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Lightning Dangers

The National Weather Service publication Storm Data recorded a total of 4,049 deaths from lightning strikes from the year 1959 through 2014. According to the National Weather Service, lightning caused 26 fatalities in the U.S. in 2014.

During a thunderstorm, avoid open spaces, trees, telephone booths, and ballparks. The safest place to be is in a building, preferably one with a lightning rod. The rod offers protection by intercepting lightning—an electrical charge—and transmitting its current into the ground. The other safe place is a car with the windows rolled up, as long as you don't touch any of the metal parts. If lightning strikes, the car's metal body will conduct the charge down to the ground—contrary to popular belief, the rubber of the wheels offers no protection.

Reported Lightning Deaths Per State, 1959—2014

StateDeaths Rank
Alabama 112 13
Alaska 0 51
Arizona 80 23
Arkansas 125 11
California 33 23
Colorado 143 5
Connecticut 17 41
Delaware 15 43
D.C. 5 49
Florida 477 1
Georgia 113 12
Hawaii 0 52
Idaho 27 37
Illinois 104 16
Indiana 90 22
Iowa 72 25
Kansas 66 26
Kentucky 97 20
Louisiana 142 6
Maine 27 38
Maryland 126 10
Massachusetts 32 34
Michigan 108 14
Minnesota 64 28
Mississippi 106 15
Missouri 99 19
Montana 29 35
Nebraska 45 31
Nevada 7 48
New Hampshire 8 46
New Jersey 74 24
New Mexico 91 21
New York 139 8
North Carolina 194 3
North Dakota 12 44
Ohio 146 4
Oklahoma 100 17
Oregon 9 45
Pennsylvania 133 9
Puerto Rico 33 33
Rhode Island 8 47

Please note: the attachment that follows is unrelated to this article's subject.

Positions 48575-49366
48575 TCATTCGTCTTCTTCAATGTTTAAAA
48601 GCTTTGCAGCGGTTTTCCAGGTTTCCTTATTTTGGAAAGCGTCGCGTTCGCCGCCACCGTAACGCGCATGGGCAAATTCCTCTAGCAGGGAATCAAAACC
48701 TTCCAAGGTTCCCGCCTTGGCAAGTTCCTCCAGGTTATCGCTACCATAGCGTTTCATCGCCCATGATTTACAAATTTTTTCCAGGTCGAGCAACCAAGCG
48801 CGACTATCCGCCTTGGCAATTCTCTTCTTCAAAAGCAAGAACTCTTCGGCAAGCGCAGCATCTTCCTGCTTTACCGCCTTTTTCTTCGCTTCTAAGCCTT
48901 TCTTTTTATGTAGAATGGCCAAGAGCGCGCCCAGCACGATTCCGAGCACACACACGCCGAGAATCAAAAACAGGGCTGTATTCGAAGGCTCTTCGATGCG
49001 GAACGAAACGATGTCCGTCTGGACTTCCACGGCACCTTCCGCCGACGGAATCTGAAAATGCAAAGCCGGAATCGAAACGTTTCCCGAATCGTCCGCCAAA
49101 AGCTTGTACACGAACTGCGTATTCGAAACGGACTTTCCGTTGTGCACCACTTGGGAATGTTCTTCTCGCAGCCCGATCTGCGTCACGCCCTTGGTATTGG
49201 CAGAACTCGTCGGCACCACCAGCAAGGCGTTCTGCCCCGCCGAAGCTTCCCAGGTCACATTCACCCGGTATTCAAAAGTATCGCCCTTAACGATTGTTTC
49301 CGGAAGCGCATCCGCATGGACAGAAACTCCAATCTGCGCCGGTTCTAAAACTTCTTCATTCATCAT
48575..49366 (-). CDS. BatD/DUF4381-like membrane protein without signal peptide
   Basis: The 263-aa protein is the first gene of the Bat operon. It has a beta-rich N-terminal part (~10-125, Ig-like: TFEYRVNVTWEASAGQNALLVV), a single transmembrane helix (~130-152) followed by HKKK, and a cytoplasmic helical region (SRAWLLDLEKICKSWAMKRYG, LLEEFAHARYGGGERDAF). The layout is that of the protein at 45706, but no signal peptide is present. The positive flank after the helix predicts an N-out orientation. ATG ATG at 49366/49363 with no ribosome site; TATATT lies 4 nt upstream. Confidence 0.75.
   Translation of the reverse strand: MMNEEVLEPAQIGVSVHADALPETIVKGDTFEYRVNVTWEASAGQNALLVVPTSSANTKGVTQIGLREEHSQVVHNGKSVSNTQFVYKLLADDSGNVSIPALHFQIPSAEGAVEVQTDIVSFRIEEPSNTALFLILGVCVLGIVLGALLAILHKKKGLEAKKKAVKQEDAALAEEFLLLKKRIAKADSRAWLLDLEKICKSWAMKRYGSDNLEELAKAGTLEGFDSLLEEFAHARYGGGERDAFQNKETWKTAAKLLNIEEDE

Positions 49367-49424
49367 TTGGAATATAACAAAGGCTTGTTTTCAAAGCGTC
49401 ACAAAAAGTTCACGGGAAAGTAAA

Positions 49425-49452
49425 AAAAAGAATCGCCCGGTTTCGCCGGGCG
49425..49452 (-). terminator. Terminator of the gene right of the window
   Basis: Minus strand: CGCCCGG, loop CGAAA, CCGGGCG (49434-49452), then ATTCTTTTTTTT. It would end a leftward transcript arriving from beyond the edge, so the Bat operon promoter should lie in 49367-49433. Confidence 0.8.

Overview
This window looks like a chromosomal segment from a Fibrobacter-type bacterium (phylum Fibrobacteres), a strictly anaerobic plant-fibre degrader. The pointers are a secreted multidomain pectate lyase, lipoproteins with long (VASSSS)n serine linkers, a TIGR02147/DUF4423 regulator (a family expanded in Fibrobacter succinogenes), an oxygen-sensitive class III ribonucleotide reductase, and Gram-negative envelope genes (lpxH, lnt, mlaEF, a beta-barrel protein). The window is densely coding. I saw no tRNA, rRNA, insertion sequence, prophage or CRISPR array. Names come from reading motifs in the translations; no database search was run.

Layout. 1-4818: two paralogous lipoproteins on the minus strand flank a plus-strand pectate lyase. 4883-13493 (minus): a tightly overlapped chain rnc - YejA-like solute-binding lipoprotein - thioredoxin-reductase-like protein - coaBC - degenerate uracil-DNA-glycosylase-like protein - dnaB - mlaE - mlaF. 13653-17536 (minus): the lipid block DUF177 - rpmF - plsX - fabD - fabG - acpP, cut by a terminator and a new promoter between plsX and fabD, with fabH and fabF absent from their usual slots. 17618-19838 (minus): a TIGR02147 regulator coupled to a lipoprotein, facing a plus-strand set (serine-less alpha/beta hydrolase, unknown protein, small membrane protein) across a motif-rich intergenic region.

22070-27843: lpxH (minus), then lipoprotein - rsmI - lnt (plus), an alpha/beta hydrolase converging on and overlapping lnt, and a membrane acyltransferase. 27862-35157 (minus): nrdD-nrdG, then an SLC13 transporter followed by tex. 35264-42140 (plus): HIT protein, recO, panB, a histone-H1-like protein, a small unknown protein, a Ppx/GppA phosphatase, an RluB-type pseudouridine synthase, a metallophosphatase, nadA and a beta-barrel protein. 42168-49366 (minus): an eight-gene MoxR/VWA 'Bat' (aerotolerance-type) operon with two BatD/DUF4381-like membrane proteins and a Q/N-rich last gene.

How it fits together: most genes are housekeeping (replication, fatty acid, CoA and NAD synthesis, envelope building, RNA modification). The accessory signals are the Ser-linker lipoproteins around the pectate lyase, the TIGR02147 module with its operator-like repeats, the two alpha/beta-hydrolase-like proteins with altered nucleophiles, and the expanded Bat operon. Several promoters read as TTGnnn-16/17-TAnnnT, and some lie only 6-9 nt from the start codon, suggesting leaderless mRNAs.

South Carolina 100 18
South Dakota 24 40
Tennessee 140 7
Texas 218 2
Utah 53 30
Vermont 16 42
Virginia 66 27
Washington 5 50
West Virginia 26 39
Wisconsin 64 29
Wyoming 29 36
Source: National Severe Storms Laboratory, National Oceanic and Atmospheric Administration (NOAA).

Reported Lightning Deaths Per Capita, 1959—2014

StateDeath rate
per million
people 1959–2014
Rank
Wyoming 1.211
New Mexico 1.16 2
Arkansas 0.98 3
Colorado 0.82 4
Florida 0.77 5
Mississippi 0.75 6
Montana 0.65 7
Louisiana 0.63 8
South Dakota 0.61 9
Oklahoma 0.60 10
Utah 0.59 11
Vermont 0.55 12
South Carolina 0.55 13
North Carolina 0.54 14
Tennessee 0.53 15
Alabama 0.51 16
Nebraska 0.51 17
Maryland 0.51 18
Idaho 0.49 19
Kansas 0.48 20
Kentucky 0.47 21
Iowa 0.45 22
Arizona 0.43 23
Maine 0.42 24
Delaware 0.42 25
Missouri 0.35 26
North Dakota 0.34 27
Georgia 0.33 28
Indiana 0.29 29
Wisconsin 0.29 30
Minnesota 0.27 31
West Virginia 0.25 32
Texas 0.25 33
Ohio 0.24 34
Puerto Rico 0.21 35
Michigan 0.21 36
Virginia 0.21 37
Pennsylvania 0.20 38
New Jersey 0.18 39
Illinois 0.16 40
New Hampshire 0.15 41
Rhode Island 0.15 42
D.C. 0.14 43
New York 0.14 44
Nevada 0.11 45
Connecticut 0.10 46
Massachusetts 0.10 47
Oregon 0.06 48
California 0.02 49
Washington 0.02 50
Alaska 0 51
Hawaii 0 52
Source: National Severe Storms Laboratory, National Oceanic and Atmospheric Administration.

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